MySQL 8.0 adds JSON table functions which enables the use of the SQL machinery for JSON data. JSON_TABLE() creates a relational view of JSON data. It maps the result of a JSON data evaluation into relational rows and columns. The user can query the result returned by the function as a regular relational table using SQL, e.g. join, project, and aggregate.
JSON Aggregation Functions
MySQL 8.0 adds the aggregation functions JSON_ARRAYAGG() to generate JSON arrays and JSON_OBJECTAGG() to generate JSON objects . This makes it possible to combine JSON documents in multiple rows into a JSON array or a JSON object.
JSON Merge Functions
JSON Improved Sorting
MySQL 8.0 gives better performance for sorting/grouping JSON values by using variable length sort keys. Preliminary benchmarks shows from 1.2 to 18 times improvement in sorting, depending on use case.
JSON Partial Update
MySQL 8.0 adds support for partial update for the JSON_REMOVE(), JSON_SET() and JSON_REPLACE() functions. If only some parts of a JSON document are updated, we want to give information to the handler about what was changed, so that the storage engine and replication don’t need to write the full document.
MySQL 8.0 delivers geography support. This includes meta-data support for Spatial Reference System (SRS), as well as SRS aware spatial datatypes, spatial indexes, and spatial functions.
MySQL 8.0 makes UTF8MB4 the default character set. UTF8MB4 is the dominating character encoding for the web, and this move will make life easier for the vast majority of MySQL users.
Query Optimizer Takes Data Buffering into Account
MySQL 8.0 chooses query plans based on knowledge about whether data resides in-memory or on-disk. This happens automatically, as seen from the end user there is no configuration involved. Historically, the MySQL cost model has assumed data to reside on spinning disks. The cost constants associated with looking up data in-memory and on-disk are now different, thus, the optimizer will choose more optimal access methods for the two cases, based on knowledge of the location of data.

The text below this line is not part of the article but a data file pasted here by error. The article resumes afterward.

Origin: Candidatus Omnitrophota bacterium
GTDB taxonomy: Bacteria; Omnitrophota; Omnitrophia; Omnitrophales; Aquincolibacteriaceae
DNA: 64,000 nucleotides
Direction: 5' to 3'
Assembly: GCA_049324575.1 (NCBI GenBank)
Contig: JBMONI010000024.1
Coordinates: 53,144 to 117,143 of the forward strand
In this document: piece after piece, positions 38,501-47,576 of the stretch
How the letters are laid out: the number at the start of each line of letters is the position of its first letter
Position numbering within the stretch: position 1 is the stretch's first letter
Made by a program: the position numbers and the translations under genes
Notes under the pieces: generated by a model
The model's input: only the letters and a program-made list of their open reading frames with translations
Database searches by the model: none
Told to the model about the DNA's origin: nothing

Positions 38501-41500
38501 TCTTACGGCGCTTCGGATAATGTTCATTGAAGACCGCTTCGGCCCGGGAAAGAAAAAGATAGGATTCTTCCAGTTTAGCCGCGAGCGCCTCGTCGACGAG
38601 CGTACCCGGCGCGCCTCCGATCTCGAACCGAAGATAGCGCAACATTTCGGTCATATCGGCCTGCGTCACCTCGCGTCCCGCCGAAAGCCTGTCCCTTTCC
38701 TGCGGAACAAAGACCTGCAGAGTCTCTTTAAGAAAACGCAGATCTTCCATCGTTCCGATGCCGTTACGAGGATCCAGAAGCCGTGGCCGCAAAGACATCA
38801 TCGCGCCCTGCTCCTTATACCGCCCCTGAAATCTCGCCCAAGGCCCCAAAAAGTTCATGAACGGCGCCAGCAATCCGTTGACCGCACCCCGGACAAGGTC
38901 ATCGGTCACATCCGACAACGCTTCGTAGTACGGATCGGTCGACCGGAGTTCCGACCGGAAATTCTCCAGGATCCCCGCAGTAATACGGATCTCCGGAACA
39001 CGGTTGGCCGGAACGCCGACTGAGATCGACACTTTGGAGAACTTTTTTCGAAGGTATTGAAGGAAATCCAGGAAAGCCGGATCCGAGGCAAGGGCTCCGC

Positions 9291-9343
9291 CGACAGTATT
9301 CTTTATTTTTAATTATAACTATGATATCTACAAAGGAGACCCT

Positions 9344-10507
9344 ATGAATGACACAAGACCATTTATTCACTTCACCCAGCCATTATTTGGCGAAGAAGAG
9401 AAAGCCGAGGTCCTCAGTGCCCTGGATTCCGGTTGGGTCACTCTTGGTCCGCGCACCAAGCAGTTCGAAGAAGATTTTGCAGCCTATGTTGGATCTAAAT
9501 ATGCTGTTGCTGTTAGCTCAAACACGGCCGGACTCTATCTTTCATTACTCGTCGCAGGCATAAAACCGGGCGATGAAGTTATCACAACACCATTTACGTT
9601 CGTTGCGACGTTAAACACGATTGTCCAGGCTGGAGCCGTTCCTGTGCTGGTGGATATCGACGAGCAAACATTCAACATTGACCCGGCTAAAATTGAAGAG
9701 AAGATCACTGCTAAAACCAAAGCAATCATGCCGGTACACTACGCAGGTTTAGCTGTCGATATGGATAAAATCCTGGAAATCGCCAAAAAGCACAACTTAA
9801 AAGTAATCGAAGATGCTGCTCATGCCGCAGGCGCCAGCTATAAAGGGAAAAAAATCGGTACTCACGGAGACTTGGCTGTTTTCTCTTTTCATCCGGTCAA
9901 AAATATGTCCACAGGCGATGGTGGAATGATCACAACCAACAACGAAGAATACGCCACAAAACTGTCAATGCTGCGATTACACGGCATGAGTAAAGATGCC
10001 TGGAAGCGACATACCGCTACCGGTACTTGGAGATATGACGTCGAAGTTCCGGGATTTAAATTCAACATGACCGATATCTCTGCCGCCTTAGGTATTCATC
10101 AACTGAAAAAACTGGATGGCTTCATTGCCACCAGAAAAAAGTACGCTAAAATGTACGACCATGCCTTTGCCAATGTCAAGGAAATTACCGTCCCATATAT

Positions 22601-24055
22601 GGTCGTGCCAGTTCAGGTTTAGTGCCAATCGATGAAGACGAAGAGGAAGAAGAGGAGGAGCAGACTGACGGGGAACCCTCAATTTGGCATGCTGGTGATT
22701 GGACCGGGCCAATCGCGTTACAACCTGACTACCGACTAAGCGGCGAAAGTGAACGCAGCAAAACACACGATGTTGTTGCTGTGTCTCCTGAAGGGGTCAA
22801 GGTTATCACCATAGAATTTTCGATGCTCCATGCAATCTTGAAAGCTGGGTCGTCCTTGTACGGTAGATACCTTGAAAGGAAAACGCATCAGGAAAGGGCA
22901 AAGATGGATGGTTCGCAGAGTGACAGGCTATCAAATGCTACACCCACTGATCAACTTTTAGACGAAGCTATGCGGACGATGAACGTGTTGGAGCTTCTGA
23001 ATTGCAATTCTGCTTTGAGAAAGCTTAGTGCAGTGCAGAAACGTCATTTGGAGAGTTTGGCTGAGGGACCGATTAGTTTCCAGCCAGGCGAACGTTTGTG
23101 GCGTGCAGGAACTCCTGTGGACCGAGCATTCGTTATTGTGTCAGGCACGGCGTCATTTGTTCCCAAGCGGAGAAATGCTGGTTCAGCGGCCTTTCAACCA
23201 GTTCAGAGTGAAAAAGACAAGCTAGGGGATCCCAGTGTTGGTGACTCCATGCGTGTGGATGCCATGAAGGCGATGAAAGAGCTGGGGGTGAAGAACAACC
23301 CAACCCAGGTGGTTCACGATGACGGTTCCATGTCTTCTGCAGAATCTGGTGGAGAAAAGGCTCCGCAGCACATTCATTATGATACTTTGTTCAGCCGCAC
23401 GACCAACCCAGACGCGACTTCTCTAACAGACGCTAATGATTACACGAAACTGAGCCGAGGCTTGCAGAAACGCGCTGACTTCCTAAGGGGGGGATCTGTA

MySQL 8.0 implements histogram statistics. With Histograms, the user can create statistics on the data distribution for a column in a table, typically done for non-indexed columns, which then will be used by the query optimizer in finding the optimal query plan. The primary use case for histogram statistics is for calculating the selectivity (filter effect) of predicates of the form “COLUMN operator CONSTANT”.
Transactional Data Dictionary
MySQL 8.0 increases reliability by ensuring atomic, crash safe DDL, with the transactional data dictionary. With this the user is guaranteed that any DDL statement will either be executed fully or not at all. This is particularly important in a replicated environment, otherwise there can be scenarios where masters and slaves (nodes) get out of sync, causing data-drift.
Information Schema (speed up)
MySQL 8.0 reimplements Information Schema. In the new implementation the Information Schema tables are simple views on data dictionary tables stored in InnoDB. This is by far more efficient than the old implementation with up to 100 times speedup.
Performance Schema (speed up)
MySQL 8.0 speeds up performance schema queries by adding more than 100 indexes on performance schema tables.